By Nino Pantano
Brooklyn Daily Eagle
The United States premiere of the opera “Anna Nicole” is a joint venture of the Brooklyn Academy of Music (BAM'S) "New Wave" and the New York City Opera. The performance took place at the Howard Gilman Opera House on Tuesday, Sept. 17, and will run for seven performances through Saturday, Sept. 28.
The striking pink curtain with a logo consisting of Anna Nicole and two musclemen looked like a "bizarro" version of the curtain at London's Royal Opera. To sum up the plot, according to the notes, “Anna Nicole,” the opera, tells the story of Anna Nicole Smith, a small-town Texas waitress (and later exotic dancer) in pursuit of the American dream. Ms. Smith wed an octogenarian billionaire and became a playboy model and tabloid celebrity, living a life of excess and substance abuse under the constant glare of the media until her death at the age of 39 in 2007.
Sarah Joy Miller was perfect as Anna Nicole. Her radiant and sparkling soprano was more than up to the demands of this arduous role. Her strong willed steely and ambitious nature rivaled Lady Macbeth in its gritty intensity masked by tabloid frivolity. Her singing of "My Time For Dreams" was up there with Mama Rose in “Gypsy.” Ms. Miller strutted on the stage with top heavy panache and the predicted back pain from her breast enhancement, making her a tragic-comic figure, both ruthless and vulnerable. Ms. Miller was unforgettable in this great role.
Robert Brubaker was J. Howard Marshall II, Anna Nicole's second husband. His soaring tenor and trembling countenance made him a comical figure but never one to ridicule. His descending earthbound on a golden throne was quite a sight, but he certainly was a "godsend" for Anna Nicole. His philosophy of living each moment for the pleasure she gave him was fodder for her claim for half his wealth. His death in a gold lame outfit at a wild disco party had its inevitability, but one was sorry to see him go.
Anna Nicole's mother Virgie was indelibly played by Susan Bickley, whose powerful dark mezzo soprano coupled with poignant despair shook the rafters and touched the heart.
Ben Davis was a strong link in this chain of events as Billy, Anna's first husband, whose downhill slide "out of love" was inevitable. His flexible resonant baritone and strong acting were skillfully utilized.
Rod Gilfry as Stern, Anna Nicole's lawyer, confidant and lover, used his beguiling stage presence, good looks and vibrant baritone to give a vivid portrayal.
Richard Troxell as Doctor "Yes" sang in a strong tenor as the "feelgood" plastic surgeon and breast enhancer.
John Easterlin, tenor, was a plus as Larry King. He strongly suggested the character of the talk show host without being cartoonish.
The young Daniel was played by Griffin Reese. Finn Robbins and the teenage Daniel was Nicholas Barasch. All were marvelous.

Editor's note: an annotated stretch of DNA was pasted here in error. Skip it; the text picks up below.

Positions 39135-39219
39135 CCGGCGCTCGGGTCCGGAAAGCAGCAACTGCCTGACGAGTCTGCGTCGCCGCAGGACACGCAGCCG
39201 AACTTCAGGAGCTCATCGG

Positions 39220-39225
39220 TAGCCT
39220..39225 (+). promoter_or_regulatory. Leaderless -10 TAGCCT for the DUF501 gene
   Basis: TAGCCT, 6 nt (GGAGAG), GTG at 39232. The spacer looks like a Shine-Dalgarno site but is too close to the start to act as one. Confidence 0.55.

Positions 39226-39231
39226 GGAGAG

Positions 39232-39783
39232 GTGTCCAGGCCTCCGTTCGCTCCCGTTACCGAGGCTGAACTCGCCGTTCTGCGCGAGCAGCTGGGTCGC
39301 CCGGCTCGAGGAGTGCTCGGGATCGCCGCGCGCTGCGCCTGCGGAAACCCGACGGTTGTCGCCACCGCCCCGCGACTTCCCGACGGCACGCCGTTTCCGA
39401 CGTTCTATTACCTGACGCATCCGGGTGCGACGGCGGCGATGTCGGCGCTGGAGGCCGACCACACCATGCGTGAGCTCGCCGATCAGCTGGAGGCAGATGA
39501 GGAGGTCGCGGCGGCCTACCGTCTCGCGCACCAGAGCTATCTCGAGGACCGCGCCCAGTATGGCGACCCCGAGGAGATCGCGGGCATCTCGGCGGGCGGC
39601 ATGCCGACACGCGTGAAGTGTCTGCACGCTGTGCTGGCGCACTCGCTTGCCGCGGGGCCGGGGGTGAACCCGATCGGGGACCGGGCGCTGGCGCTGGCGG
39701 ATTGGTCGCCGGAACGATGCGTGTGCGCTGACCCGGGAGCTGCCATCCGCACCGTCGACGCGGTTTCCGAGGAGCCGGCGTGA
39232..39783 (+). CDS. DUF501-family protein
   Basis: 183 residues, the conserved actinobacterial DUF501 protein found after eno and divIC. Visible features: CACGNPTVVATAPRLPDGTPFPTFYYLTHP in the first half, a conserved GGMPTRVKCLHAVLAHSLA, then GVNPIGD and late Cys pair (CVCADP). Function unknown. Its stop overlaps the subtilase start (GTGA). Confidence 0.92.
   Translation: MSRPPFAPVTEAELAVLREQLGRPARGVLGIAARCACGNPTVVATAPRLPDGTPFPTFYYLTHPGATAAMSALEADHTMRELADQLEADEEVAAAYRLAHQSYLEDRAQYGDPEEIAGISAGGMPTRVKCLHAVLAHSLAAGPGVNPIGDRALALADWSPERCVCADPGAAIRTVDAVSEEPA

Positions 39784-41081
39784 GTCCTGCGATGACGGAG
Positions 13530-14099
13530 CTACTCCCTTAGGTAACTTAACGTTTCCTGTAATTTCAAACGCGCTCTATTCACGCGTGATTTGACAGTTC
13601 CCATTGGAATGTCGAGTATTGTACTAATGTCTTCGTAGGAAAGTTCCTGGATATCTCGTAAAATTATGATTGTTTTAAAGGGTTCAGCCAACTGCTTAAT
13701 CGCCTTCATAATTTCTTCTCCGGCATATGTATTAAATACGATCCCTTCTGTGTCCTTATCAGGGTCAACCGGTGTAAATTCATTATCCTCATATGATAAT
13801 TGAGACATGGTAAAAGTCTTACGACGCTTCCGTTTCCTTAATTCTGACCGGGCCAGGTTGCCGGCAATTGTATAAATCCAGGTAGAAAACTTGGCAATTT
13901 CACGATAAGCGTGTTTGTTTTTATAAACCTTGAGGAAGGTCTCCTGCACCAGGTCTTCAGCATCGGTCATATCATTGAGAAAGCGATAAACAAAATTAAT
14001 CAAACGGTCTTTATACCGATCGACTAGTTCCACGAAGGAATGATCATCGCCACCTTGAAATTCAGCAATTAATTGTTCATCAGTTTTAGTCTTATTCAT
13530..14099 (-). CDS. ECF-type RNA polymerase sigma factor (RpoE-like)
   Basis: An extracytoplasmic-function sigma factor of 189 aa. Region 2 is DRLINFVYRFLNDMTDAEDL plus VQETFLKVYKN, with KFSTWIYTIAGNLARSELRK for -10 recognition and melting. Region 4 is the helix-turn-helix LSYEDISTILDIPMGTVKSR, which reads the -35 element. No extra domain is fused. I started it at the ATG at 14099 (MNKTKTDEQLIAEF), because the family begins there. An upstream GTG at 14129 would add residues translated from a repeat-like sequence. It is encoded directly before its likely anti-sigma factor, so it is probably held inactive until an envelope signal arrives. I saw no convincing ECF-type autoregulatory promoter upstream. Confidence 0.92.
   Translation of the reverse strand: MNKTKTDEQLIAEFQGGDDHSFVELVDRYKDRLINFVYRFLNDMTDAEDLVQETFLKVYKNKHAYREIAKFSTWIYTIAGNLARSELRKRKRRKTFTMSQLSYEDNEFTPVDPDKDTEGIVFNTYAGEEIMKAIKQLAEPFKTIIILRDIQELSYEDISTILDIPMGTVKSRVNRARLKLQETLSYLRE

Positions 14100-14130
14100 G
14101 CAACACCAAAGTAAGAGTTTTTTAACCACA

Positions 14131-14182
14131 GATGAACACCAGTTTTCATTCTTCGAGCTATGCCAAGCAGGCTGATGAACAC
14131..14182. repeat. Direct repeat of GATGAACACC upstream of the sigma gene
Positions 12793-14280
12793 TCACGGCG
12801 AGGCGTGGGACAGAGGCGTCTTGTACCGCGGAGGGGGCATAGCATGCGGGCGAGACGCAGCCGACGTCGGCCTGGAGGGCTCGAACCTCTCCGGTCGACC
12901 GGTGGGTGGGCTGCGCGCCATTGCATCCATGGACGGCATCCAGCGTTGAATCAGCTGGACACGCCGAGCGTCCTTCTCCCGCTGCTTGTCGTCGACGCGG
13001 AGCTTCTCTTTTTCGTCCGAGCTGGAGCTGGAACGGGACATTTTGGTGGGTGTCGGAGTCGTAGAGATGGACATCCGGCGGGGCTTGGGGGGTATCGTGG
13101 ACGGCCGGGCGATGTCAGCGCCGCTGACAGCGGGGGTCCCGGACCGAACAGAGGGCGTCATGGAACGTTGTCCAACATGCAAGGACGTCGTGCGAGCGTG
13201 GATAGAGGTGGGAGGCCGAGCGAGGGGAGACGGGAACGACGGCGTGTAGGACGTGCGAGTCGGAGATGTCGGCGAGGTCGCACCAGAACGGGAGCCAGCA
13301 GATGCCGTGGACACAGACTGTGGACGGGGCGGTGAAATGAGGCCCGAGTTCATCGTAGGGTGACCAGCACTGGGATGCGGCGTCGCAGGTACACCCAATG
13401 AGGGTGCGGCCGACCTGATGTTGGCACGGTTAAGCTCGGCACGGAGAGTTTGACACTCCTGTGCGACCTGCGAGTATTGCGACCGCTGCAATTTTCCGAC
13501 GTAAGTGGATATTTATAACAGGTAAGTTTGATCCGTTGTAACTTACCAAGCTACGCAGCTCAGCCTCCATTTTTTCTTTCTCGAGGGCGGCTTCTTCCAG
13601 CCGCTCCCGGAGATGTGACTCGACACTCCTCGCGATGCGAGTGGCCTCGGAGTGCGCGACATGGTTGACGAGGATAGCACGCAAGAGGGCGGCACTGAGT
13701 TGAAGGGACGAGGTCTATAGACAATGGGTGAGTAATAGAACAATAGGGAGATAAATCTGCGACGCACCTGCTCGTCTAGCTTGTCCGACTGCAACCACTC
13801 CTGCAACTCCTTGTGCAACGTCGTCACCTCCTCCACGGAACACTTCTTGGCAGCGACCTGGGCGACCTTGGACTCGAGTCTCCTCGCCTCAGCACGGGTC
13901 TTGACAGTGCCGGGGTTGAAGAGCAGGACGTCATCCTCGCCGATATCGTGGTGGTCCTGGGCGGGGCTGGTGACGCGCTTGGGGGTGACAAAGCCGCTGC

All of the cast members in smaller parts were excellent. Many doubled as the suing Marshall family. They included Michael Hance as the mayor of Mexia, Joshua Jeremiah as the deputy mayor, James Barbour as Daddy Hogan (Anna Nicole's father), Mary Testa as Aunt Kay and Elizabeth Pojanowsi as cousin Shelley.
The colorful "lap dancers" were Bridget Hogan, Marti Newland, Basia Revi and Megan Scheibal. It seemed like a remake of Broadway's "Kinky Boots” or pole dancers like the Bada-Bing Club from The Sopranos. To add more musical mayhem were the Meat Rack Quartet, the jazz trio, bodybuilders, hairdressers and news reporters, all flooding the stage with action and color. Paparazzi with camera heads and black ballet tights roamed the stage and aisles of the auditorium.
When Anna Nicole's son Daniel dies of a drug overdose, Anna also passes on shortly after giving birth to her daughter by placing herself in a body bag. The stage floor is all newspapers and cameras and it all ends with a flash of light. Her last words were "I would like to blow you all a kiss."
This work, commissioned by the Royal Opera, had its premiere in London in February 2011. The composer Mark Anthony Turnage has given us a work of skill and grit. I asked two ladies on the train home who were at the performance what they thought. One of them said, “The evening was truly spectacular, but the music lacked melody and heart. It was more like film music. Whatever happened to melody?”
The libretto by the brilliantly talented Richard Thomas was at times witty and vulgar, and the chorus sang with Falstaffian (Verdi) brio and many bawdy lyrics were cleverly used with Gilbert and Sullivan like patter. Anna Nicole emerged as a tragic figure at the end, used and exploited -- but what a sad journey!
The brilliant pink hued set design was by Miriam Buether, the colorful costumes by Nicky Gillibrand were eye-catching, the peerless lighting design was by Mimi Jordan Sherin and D.M. Wood, the stunning choreography was by Aletta Collins, and kudos to chorus master Bruce Stasnya. The production was sung in English with excellent supertitles (Richard Thomas) and magically directed by Richard Jones.
The New York City Opera Orchestra of 60 superb musicians was conducted with skill and grace by Steven Sloane. This Charles Ivesian score was under his masterful control!
The glittering audience (I caught a glimpse of actor Patrick Stewart), with so many younger adults, responded with an enthusiastic ovation. Another great night at the opera! Brooklyn Academy of Music reopened with Caruso in Faust 1908 and continues with Anna Nicole in 2013. Faust seeking youth and Anna Nicole the "American dream" in vain! May the New York City Opera and BAM flourish for many decades to come!